Collaboration and knowledge exchange among students are key to this teaching method.
Whether you have an extremely heterogeneous groups of students or not, joint learning activities can enormously improve students’ learning. For an optimal effect, get students with the most diverse backgrounds and/or cognitive skills to collaborate.
Students study the literature prior to the session.
On arrival, set up groups according to the number of articles you want to tackle. For example, if you have 4 articles, there should be 4 groups of students with each group addressing one article.
Designate a group leader, who is responsible for time management in the group.
Students should work in their group on a summary of the article they were given. They pose questions about the elements that they find unclear and/or discussion questions. The group comes to a conclusion together and gives a presentation/talk.
During the tutorial, the lecturer visits different groups to check the students’ understanding of the knowledge and, if necessary, to steer the groups on the right track.
Once the summary has been completed, create new groups with each group now comprising students who have worked on a different article. They should then share their summaries with each other and ask for feedback or explanation if anything is unclear.
After this, all students return to their original groups and share the feedback/discussion and incorporate this in their final assignment.
Discuss the assignment with the complete group. You can do this based on quiz questions, learning objectives that you have prepared, or the conclusions the group arrived at when it completed its assignment.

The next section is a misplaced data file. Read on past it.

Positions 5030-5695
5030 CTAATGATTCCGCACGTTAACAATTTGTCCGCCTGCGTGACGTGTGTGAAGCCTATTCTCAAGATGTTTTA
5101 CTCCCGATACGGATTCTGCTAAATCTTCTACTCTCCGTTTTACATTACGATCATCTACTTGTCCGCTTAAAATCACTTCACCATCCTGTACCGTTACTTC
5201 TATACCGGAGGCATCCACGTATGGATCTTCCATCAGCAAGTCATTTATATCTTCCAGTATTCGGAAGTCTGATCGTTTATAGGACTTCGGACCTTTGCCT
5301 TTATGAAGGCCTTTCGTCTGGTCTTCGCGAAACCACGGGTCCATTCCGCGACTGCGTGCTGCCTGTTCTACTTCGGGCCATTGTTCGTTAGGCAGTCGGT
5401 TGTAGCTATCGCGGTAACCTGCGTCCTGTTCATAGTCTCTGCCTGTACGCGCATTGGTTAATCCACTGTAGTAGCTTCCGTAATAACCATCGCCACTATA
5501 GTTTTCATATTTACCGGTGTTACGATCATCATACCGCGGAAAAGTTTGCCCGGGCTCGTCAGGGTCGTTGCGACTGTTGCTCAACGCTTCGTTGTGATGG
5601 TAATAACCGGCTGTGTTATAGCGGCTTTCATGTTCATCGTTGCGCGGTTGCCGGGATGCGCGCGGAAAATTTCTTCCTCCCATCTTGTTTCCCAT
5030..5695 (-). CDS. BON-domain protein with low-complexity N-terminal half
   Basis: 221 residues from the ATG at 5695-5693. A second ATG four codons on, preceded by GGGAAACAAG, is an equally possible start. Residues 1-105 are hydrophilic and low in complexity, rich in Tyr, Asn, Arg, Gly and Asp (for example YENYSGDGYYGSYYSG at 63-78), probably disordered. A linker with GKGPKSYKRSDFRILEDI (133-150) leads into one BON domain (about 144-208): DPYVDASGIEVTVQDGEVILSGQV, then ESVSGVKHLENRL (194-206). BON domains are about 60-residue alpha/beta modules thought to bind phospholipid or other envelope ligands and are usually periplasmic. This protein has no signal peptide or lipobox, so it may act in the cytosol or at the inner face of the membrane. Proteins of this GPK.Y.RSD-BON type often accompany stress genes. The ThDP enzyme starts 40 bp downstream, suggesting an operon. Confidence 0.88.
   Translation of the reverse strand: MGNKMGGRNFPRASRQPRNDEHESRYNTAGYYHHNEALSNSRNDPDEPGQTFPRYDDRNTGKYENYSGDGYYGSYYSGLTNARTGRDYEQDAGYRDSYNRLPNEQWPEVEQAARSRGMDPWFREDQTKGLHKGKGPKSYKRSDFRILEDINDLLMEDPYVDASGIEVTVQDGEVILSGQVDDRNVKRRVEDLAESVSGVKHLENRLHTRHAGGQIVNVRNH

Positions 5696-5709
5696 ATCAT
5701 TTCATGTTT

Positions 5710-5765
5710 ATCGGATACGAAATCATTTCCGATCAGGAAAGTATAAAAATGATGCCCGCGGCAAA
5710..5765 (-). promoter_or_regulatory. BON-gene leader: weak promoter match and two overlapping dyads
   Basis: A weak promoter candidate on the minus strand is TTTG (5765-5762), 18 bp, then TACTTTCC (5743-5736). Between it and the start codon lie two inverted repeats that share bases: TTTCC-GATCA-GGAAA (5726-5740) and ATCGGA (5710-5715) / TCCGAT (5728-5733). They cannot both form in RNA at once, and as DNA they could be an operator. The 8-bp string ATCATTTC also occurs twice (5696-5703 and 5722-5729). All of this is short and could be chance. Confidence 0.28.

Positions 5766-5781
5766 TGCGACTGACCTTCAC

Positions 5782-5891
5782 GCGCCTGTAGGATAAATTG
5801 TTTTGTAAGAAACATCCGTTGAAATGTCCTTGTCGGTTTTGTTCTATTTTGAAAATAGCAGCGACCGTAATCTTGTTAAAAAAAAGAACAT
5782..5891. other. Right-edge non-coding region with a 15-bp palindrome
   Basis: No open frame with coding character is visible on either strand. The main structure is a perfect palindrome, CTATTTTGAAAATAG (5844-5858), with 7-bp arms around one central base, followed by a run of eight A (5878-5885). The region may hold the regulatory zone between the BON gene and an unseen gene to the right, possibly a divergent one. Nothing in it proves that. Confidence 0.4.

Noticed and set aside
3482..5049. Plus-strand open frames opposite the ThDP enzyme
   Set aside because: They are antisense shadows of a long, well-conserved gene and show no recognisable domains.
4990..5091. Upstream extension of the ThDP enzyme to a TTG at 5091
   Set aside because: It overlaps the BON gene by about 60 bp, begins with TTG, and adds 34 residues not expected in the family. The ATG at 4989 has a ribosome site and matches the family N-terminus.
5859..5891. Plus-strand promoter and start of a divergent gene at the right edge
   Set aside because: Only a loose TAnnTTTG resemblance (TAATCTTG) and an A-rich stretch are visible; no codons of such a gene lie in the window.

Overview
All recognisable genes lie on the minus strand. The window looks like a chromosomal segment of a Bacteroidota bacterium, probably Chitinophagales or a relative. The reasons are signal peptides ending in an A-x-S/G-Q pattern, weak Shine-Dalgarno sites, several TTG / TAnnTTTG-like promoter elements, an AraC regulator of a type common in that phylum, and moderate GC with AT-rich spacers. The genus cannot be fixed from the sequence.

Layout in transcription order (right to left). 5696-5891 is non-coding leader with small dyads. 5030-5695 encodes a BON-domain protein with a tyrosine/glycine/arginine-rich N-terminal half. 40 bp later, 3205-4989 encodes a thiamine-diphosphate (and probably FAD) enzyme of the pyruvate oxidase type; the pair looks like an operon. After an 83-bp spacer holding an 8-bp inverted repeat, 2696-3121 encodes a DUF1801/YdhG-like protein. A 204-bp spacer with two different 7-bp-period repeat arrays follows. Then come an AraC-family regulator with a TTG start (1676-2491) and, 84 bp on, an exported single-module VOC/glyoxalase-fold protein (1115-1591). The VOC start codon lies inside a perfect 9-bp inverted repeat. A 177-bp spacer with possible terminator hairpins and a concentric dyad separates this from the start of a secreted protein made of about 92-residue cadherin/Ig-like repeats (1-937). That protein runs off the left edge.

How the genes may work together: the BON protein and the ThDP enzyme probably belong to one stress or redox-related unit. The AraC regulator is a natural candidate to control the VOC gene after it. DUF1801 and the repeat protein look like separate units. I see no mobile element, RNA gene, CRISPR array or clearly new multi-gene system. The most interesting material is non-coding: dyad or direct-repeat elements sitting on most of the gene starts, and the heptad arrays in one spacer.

No preparation is needed for students/working with expert groups
- Divide the assignment on which the students will be working into 4-6 smaller tasks/topics.
- On arrival, set up groups according to the number of smaller tasks (for 4 tasks, a group should comprise 4 students).
- Establish expert groups, comprising students from different groups who are working on the same sub-task. After concluding the task, they should exchange their knowledge within their own expert group and feed this back to their original group.
If you have large numbers of students, establish parallel groups; multiple groups that tackle the same article/topic.
You can also do Students as experts online. You do this in breakout rooms. Place students in their article group in the first breakout room, after which the students keep moving from one breakout room to the next. This demands more organisational management and you need to structure all the times and students carefully. As lecturer, you can visit all the breakout rooms in Zoom, so you can listen to the discussions that students are having in their groups. At the end, you can discuss the results with all students in a plenary session.
Please consider the tools and materials mentioned here as suggestions. In many cases it’s possible to use alternative tools. Please turn to the Learning & Innovation team of your faculty (EUR or EMC) first to see which online and offline tools are available and how to apply them.
You can give the students a magic chart or large sheet of paper to make all their notes. This ensures that students can present something at the end and, as lecturer, you can also assess these sheets.